Many types of HVAC units, from central air conditioners to furnaces, have air filters. These filters are designed to collect all kinds of airborne particles — including dust, pollen, and pet dander — before they have a chance to enter your home.
It’s important to replace your furnace’s air filter regularly to prevent any harmful pollutants from contaminating your air. As a general rule of thumb, it’s a good idea to replace the filter once every 90 days. However, you may want to replace it on a more frequent basis if you have pets or are prone to allergies.
Are you unsure of how to replace furnace filters? There’s no reason to panic! Although this maintenance task might seem complicated, it’s actually a simple and quick process.
Let’s go over an easy step-by-step guide to replacing furnace filters.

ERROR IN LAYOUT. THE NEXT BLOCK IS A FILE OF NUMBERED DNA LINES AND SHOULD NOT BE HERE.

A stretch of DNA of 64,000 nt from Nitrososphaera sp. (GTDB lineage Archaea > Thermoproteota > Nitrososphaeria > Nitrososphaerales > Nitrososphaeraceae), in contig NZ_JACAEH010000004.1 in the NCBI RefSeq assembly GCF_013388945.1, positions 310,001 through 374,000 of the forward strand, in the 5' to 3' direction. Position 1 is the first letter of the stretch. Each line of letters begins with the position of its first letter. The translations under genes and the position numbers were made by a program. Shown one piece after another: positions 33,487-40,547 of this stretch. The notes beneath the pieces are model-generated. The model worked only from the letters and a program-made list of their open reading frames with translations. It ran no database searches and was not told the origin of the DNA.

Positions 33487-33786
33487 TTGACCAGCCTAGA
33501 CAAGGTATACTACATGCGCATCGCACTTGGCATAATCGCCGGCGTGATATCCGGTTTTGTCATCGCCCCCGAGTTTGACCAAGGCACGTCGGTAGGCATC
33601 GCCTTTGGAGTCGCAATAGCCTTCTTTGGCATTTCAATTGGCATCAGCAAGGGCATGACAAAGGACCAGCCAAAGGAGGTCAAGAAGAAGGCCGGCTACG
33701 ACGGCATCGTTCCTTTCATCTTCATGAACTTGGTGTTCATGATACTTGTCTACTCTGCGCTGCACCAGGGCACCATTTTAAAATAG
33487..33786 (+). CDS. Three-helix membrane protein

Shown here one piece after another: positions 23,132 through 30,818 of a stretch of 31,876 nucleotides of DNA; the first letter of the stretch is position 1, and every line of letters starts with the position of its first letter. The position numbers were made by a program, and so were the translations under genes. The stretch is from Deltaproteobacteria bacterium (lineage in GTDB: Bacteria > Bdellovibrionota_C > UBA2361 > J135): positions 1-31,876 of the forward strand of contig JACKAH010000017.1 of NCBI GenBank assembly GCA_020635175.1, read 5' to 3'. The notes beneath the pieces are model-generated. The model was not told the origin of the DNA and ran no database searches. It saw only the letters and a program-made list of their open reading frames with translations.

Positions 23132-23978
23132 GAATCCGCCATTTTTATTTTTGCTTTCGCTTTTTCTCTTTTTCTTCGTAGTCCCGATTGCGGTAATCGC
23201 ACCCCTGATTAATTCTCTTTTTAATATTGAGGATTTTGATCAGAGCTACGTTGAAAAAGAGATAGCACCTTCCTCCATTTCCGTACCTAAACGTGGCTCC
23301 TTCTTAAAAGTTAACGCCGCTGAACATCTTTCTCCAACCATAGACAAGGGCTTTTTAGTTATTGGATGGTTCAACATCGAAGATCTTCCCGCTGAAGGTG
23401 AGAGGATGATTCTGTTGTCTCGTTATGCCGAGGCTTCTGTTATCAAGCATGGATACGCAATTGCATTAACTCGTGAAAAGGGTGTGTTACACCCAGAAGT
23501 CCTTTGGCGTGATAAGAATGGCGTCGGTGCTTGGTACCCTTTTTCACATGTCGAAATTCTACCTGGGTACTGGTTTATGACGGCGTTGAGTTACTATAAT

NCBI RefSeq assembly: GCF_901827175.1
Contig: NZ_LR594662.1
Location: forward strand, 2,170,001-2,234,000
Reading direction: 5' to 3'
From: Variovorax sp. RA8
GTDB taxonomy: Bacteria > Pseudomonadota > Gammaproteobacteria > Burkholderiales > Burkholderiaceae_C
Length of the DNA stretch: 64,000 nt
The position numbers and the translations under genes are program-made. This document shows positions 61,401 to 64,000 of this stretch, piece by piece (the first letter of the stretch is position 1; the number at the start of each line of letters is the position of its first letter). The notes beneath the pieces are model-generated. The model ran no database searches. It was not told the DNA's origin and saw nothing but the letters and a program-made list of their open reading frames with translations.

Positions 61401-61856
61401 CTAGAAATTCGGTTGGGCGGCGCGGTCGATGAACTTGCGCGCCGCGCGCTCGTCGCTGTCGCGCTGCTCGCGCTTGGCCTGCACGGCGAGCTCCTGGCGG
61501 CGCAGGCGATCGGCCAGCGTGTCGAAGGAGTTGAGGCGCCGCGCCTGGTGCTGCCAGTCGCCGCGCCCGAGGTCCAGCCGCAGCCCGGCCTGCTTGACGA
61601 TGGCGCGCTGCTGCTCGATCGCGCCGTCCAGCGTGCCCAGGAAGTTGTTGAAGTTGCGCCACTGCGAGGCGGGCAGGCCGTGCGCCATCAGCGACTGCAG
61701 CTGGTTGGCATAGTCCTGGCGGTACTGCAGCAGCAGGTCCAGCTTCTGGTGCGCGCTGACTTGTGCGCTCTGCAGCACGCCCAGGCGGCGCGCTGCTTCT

Why Do Furnace Filters Get So Dirty?
Your furnace’s air filter can become dirty for several reasons, such as an accumulation of pet hair, the filter’s size, or the presence of excessive dust in your home. When your filter becomes clogged with debris, it can significantly limit the airflow coming and going from the furnace. Unfortunately, insufficient airflow will negatively impact your heating system’s energy efficiency, which can lead to higher energy bills.
As you can see, it’s incredibly important to replace the furnace filter regularly. When you change the filter on a routine basis, you can maintain a high-efficiency HVAC unit. As a result, you can improve your home’s comfort while preventing a premature furnace replacement in Fresno, CA.
Some heating systems use reusable filters. If this is the case for you, all you have to do is clean the filter. If you have a disposable filter, keep reading to see how to change it.
Step 1: Shut Off the Furnace
It’s time to get started with our step-by-step guide to replacing furnace filters! The first thing you’ll want to do is shut off your HVAC system. You should always avoid changing furnace filters while running the heating system, as various types of debris can enter the furnace — and you certainly don’t want that to happen.
How to Shut Off a Furnace